Ocean Action Hub

23 Oct 2018 - BBC NEWS - Doyinsola Ogunye, along with around 20 volunteer children, vigorously combs a sandy shore in the Nigerian coastal city of Lagos, unearthing deeply embedded litter and plastic that can prove deadly to sea turtles.

The tide is low and the layer of scattered debris across a seemingly endless stretch of golden sand emerges as the waves recede into the ocean.

Every type of man-made waste imaginable, from polystyrene, broken ceramic, assorted flip-flops and building materials, is visible. I can even spot a syringe.

This is Elegushi beach - and nothing can beat the beauty this strip of Atlantic coastline, but the sheer scale of litter hits you right away.

"Sometimes it gets very overwhelming," says Ms Ogunye, an environmental activist who has set up a programme to rid the beach of rubbish.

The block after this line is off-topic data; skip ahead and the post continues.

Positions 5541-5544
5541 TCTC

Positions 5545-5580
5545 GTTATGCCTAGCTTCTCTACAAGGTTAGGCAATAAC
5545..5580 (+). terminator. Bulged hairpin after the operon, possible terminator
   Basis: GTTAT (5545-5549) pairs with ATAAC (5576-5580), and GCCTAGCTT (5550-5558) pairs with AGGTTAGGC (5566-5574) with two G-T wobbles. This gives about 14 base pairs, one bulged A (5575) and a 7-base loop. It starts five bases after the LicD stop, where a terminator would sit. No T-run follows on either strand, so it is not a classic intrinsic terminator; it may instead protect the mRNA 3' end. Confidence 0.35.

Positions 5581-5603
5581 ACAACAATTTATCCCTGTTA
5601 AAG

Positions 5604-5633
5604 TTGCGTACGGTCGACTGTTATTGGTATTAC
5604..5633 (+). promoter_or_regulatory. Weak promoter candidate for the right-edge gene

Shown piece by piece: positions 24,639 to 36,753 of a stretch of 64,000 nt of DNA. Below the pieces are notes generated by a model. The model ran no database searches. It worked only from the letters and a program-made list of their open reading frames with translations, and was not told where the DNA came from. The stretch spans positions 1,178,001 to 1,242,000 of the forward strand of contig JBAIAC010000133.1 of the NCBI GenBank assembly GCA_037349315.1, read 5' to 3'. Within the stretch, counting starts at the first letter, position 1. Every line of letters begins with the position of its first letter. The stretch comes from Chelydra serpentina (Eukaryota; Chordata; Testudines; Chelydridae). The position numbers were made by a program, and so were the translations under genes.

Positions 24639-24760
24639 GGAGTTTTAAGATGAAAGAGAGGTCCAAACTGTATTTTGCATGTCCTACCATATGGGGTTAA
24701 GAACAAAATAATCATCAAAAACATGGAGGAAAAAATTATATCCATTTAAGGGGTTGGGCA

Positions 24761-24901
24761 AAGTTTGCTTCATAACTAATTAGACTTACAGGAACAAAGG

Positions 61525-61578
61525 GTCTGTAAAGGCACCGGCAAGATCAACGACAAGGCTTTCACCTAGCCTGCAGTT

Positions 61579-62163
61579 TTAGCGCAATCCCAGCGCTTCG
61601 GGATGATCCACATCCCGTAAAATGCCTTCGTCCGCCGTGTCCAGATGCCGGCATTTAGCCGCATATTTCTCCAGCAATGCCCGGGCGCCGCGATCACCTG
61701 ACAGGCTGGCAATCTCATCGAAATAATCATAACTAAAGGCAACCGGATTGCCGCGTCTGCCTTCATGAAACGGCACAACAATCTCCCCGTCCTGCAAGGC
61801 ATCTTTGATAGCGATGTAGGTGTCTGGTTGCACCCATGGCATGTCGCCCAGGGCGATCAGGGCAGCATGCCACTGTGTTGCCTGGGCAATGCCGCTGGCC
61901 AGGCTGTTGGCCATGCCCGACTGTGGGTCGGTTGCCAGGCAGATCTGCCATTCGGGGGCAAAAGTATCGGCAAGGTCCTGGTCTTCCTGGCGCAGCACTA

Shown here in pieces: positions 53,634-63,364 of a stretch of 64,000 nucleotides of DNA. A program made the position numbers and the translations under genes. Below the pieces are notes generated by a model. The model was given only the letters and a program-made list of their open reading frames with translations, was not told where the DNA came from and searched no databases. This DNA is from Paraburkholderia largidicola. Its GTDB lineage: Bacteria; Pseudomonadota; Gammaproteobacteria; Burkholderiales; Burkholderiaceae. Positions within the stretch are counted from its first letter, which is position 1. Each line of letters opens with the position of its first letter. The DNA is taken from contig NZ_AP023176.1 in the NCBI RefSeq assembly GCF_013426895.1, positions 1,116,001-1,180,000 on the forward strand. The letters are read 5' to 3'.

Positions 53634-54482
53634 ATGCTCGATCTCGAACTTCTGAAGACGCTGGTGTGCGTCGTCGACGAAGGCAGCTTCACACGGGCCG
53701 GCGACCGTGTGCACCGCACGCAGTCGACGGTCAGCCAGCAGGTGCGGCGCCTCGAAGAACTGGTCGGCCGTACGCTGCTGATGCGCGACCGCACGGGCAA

'A bath for the beach'

Every week she and her volunteer crew collect about 50 large sacks of litter.

It's a mammoth task, but the 30-year-old has put herself on the frontline, battling the destruction caused by pollution.

CONTINE READING ONLINE HERE: https://www.bbc.co.uk/news/world-africa-45889706?intlink_from_url=https://www.bbc.co.uk/news/topics/c50znx8v132t/nigeria&link_location=live-reporting-story#

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Publication date: 
23/10/2018
Publication Organisation: 
BBC
Publication Author: 
Ijeoma Ndukwe
Thematic Area: 
Marine pollution
Country/ies: 
Nigeria
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